Authorities in Trinidad are preparing to launch a criminal probe into the 2009 collapse of the English-speaking Caribbean’s largest single company to determine why the conglomerate went belly up and who were the main beneficiaries of the hundreds of millions of private investor funds that were either stolen or spectacularly mismanaged.

Caribbean Life Insurance Company (CLICO), which had branches stretching from the Bahamas in the north Caribbean to Guyana and Suriname on the South American mainland, collapsed in January 2009, leaving hundreds of thousands of investors in the lurch, including many Caribbean nationals who had their life savings and pension funds in its high-dividend premium schemes.

But even as many policyholders have written off their investments as a bad chapter in their lives, the issue is raising its head again in CLICO’s Trinidad headquarters, where pressure has been mounting for months to determine what exactly had happened. The planned investigation is being undertaken in spite of the fact that the administration of Prime Minister Kamla Persad-Bisessar is convening a separate commission of inquiry into what many consider to be a scandal of Bernie Madoff-like proportions in the Caribbean. At the same time, some governments are trying to either repay investors from state and other funds or are simply winding up company branches altogether.

Earlier this month, Director of Public Prosecutions Roger Gaspard announced plans for the criminal probe to go along with a similar investigation of the embarrassing collapse of the once-very prosperous Hindu Credit Union (HCH), also in Trinidad. Thousands of investors had also lost large sums of money and life savings.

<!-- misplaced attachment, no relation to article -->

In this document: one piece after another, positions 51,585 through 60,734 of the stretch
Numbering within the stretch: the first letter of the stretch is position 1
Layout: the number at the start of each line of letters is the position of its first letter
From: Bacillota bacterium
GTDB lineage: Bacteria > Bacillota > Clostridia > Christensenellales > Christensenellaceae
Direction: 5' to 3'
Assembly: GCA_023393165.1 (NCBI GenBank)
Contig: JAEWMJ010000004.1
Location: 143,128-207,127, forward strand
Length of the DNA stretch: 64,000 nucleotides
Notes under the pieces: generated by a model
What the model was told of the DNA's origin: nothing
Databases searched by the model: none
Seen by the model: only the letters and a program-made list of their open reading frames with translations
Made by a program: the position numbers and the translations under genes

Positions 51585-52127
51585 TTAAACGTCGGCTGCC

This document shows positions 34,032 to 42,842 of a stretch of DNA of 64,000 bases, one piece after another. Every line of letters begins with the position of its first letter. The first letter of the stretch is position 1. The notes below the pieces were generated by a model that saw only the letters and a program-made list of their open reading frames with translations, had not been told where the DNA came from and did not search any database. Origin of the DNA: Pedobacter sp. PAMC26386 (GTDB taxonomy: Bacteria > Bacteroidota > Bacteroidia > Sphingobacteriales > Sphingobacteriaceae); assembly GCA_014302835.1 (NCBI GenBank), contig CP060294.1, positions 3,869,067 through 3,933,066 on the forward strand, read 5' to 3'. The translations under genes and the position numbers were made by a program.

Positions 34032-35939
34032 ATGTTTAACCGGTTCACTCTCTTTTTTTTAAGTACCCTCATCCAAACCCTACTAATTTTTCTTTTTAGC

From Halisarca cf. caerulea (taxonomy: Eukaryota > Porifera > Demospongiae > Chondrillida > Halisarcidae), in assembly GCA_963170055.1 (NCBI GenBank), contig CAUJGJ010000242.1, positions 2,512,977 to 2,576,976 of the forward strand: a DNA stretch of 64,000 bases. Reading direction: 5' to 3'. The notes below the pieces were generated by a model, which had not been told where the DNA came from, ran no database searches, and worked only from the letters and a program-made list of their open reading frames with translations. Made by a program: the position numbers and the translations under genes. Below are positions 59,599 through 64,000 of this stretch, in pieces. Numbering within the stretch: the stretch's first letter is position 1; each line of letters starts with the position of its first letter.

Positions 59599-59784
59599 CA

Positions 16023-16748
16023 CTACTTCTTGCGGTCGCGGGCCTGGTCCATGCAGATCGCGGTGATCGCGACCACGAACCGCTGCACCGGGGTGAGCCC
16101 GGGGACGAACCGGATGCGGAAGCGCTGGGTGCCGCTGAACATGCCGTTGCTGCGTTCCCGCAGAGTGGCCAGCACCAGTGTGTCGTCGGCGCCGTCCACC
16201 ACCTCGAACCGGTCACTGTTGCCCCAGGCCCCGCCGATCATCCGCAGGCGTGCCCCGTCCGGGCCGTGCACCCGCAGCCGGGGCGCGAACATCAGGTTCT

CLICO had been the umbrella agency for 65 companies in 32 countries, including the U.S., where it had invested millions in the now very soft Florida real estate market that eventually led to the firm’s collapse. The companies had included forays into timber concessions, ethanol and rum production, the insurance sector, housing and a security firm, among others.

Attorney General Anand Ramlogan had recently told the island’s Senate that government had spent about $80 million in both bailing out the company before its eventual collapse and in legal fees, hiring attorneys and other experts to trace various sums of money executives had withdrawn from bank accounts for a plethora of dubious schemes, including high rises and condominiums in South Florida.

“The fall was quite possibly the biggest financial collapse of a financial institution in the country,” Ramlogan said, adding that CLICO was a financial empire that dominated the social economic environment and had tentacles in almost every sector of the economy.

Said Ramlogan, “The government is committed to the pursuit of justice on behalf of the people of both the CLICO and the HCU matters and is therefore committed to providing the necessary resources to the police service and prosecutors to facilitate this investigation.”